Don’t Fear, Embrace Change
I was recently at a conference with the Institute for the Future, where we discussed what the world is going to be like ten years out. I really enjoy these exercises as it lets my future focused brain really let loose on where I think we will be. There was a lot of great discussion on a lot of different topics, but it really struck me interesting the differences between those who felt the future would be an awful place, and those who felt that the future would be not so bad, and in fact, awesome.
What’s interesting is that most of us agreed on the actual vision for the future, which either means that we are all either really good at foresight, or we are all just as bad. We agreed that one of the chief places that a lot of people would spend time in is in virtual reality. Since the Oculus Rift went on sale, we have seen the advent of really good VR, in fact, VR so good that the users really do lose all sense of real reality and feel like that truly are in another space. In ten years, not only will the VR be even more amazing and immersive, it will be cheap and accessible to everyone. As usual, science-fiction seems right again, it looks like the Ready Player One world where we spend a lot of time in a virtual space will likely be our future. In that novel, as the economies and infrastructures of the world crumble due to inept management, more and more people escape into a virtual world called OASIS, which was envisioned as a giant version of World of Warcraft. I can easily see that when VR becomes cheap and commonplace, people retreating into a world like that one (if you can’t tell the difference between the virtual world and the real one, and it’s easier to live a happier life in that virtual world, wouldn’t you?)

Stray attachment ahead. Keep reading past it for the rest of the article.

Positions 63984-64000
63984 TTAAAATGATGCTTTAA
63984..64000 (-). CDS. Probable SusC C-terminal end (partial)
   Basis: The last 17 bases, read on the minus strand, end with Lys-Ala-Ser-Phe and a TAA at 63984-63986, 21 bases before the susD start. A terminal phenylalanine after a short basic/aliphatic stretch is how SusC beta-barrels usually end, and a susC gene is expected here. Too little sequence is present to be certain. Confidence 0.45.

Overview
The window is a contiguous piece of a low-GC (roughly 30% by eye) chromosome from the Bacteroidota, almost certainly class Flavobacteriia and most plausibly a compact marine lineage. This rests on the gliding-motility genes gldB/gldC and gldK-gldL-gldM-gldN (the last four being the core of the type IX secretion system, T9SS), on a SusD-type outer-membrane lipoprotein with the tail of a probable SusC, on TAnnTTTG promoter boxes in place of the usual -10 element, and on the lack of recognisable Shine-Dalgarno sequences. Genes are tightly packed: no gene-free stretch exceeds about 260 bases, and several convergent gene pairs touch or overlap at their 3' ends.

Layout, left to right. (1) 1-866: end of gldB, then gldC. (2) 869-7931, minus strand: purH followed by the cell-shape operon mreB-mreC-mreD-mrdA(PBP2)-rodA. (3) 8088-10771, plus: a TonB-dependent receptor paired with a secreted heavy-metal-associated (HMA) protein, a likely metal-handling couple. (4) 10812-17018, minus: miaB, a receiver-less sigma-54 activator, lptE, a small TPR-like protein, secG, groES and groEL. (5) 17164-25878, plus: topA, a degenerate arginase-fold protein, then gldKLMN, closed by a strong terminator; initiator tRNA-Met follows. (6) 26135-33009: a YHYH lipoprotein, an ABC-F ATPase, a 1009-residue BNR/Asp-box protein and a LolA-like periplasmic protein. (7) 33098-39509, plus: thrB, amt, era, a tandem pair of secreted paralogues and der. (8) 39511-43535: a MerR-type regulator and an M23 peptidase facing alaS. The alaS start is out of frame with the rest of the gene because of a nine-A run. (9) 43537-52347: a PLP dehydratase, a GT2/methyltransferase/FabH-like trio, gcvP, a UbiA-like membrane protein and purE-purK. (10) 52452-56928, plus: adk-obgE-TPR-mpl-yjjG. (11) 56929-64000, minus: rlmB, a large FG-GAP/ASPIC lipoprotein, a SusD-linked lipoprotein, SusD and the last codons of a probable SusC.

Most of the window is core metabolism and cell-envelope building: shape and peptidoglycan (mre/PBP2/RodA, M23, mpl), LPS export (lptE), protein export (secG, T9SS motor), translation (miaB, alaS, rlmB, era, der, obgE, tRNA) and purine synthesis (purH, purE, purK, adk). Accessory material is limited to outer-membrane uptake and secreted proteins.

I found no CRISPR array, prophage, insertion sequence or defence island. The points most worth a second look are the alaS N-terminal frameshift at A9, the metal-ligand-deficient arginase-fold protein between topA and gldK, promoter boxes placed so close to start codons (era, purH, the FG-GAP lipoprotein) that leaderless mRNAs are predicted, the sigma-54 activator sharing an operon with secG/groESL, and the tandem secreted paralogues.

As far as I’m concerned, this will be a big part of the world ten years out. About half the room thought that this was a horrible abomination and the other half thought about the awesome possibilities of a truly, fully, immersive experience. One was pessimistic about that future, and the other optimistic. In other words, one feared it, and one embraced it.
Personally, I agree on this vision of the future. I think that this world is coming. There is very little we can do to stop it, so why not guide it in the right way? Instead of fighting the wave, ride the wave. Assume that this is the world which is coming, and figure out a way to help make it more real, more human.
On the flip side, humanity usually has a way to correct itself. Time and time again it innovates too far, breaking social norms and doing weird things that are purposely too far out of the box in order to keep moving forward. We always seem to correct ourselves – if we start feeling too detached from the real world, we will start going back to it. Just like there has been a resurgence of used book stores in the wake of electronic publishing, perhaps humanity will end up correcting itself to stay more human.